> The problem in these examples is, as you point out, that Subclipse is
> doing the right thing. So in the attempt to make these scenarios
> better you have to be careful to not break the cases where it really
> is the right thing.
> The next problem is that Subclipse has to work within the confines of
> what Subversion and Eclipse allow it to do. For example, following up
> those svn delete's with svn add's will not do the right thing. It
> will preserve the files, but it will break the history. So you really
> have to undo the delete, by using revert. The problem there is that
> it is going to put back the old files. So now you need to save the
> current files and put those back after the revert. It all gets very
> ugly fast.
Maybe as a first pass it would be acceptable to make this a manual
action, which would work for the other scenario too I guess.
> This would be my suggestion:
> 1) Ignore the case where the user deleted something. That is complete
> user error. I do not see any way to fix that and how many times is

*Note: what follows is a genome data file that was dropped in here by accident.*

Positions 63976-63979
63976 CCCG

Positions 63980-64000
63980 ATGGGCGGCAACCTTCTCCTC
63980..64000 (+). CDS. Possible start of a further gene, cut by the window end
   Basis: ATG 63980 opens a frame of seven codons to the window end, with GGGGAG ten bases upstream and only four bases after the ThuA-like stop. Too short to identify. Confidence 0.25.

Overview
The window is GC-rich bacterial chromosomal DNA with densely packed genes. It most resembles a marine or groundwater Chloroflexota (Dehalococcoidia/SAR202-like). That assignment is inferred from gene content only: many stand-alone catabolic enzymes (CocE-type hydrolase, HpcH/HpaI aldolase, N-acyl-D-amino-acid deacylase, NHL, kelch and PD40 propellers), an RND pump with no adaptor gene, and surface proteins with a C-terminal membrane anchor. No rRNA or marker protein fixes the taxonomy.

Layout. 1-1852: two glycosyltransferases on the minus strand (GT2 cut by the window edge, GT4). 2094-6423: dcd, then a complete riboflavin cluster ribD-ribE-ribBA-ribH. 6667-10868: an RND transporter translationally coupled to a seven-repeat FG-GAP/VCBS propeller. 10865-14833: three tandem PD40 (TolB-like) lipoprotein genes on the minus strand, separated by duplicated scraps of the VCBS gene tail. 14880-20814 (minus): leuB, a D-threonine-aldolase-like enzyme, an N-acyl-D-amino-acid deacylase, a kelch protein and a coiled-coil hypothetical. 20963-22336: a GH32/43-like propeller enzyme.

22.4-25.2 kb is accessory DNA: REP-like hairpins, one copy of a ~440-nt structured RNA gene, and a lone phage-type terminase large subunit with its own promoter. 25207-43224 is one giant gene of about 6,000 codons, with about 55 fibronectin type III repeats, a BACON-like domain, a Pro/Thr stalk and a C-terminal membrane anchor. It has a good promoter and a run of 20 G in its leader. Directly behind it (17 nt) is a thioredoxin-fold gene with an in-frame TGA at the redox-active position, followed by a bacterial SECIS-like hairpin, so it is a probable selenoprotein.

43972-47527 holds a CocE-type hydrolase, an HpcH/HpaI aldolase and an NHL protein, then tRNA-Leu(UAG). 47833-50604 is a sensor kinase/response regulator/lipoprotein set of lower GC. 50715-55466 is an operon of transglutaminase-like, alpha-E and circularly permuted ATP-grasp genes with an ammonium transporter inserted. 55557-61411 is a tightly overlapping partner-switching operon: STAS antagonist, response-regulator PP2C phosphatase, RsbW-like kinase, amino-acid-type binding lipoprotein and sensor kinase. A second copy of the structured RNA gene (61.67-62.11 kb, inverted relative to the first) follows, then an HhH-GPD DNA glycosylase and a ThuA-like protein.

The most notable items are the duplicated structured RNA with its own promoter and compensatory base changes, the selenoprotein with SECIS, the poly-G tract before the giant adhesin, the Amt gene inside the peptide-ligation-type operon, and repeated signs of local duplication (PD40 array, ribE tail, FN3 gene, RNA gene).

> the user going to make that mistake?
> 2) On the Eclipse copy problem, look for a solution at the point of
> the problem. Figure out a way to know that a copy is happening and
> then ignore the delete. Maybe there is a way to peek ahead in the
> resource delta and see that an Add of the same file is coming. Or
> maybe when we receive a delete there is a way to add our processing to
> some job queue so that it if there is an Add coming, our code happens
> after the Add. At which point when our code runs we can now see that
> the Add happened and just skip the delete.
> A final idea is that maybe there are some new options that could be
> created to fixup the problem after it happens? Detect when a file or
> folder is scheduled for delete but in actuality a new copy exists and
> then provide options that can do something to fix it? The variation
> this is adding is that it would allow you to work around any problems
> that might exist in trying to detect the problem when it is happening.
> This would also help with your example of when a user deletes
> something they plan to regenerate later.
Yes, the latter is the approach I'm thinking of now. Some kind of
"oops I screwed up, help me" option :) I'll dive into the code to see
if I can make the simplest scenario work and to understand how things
fit together in the plugincode. And I guess I can educate the team
members not to delete the packages and if they do, revert the package
without the deleted files.
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Received on 2008-07-11 21:39:32 CEST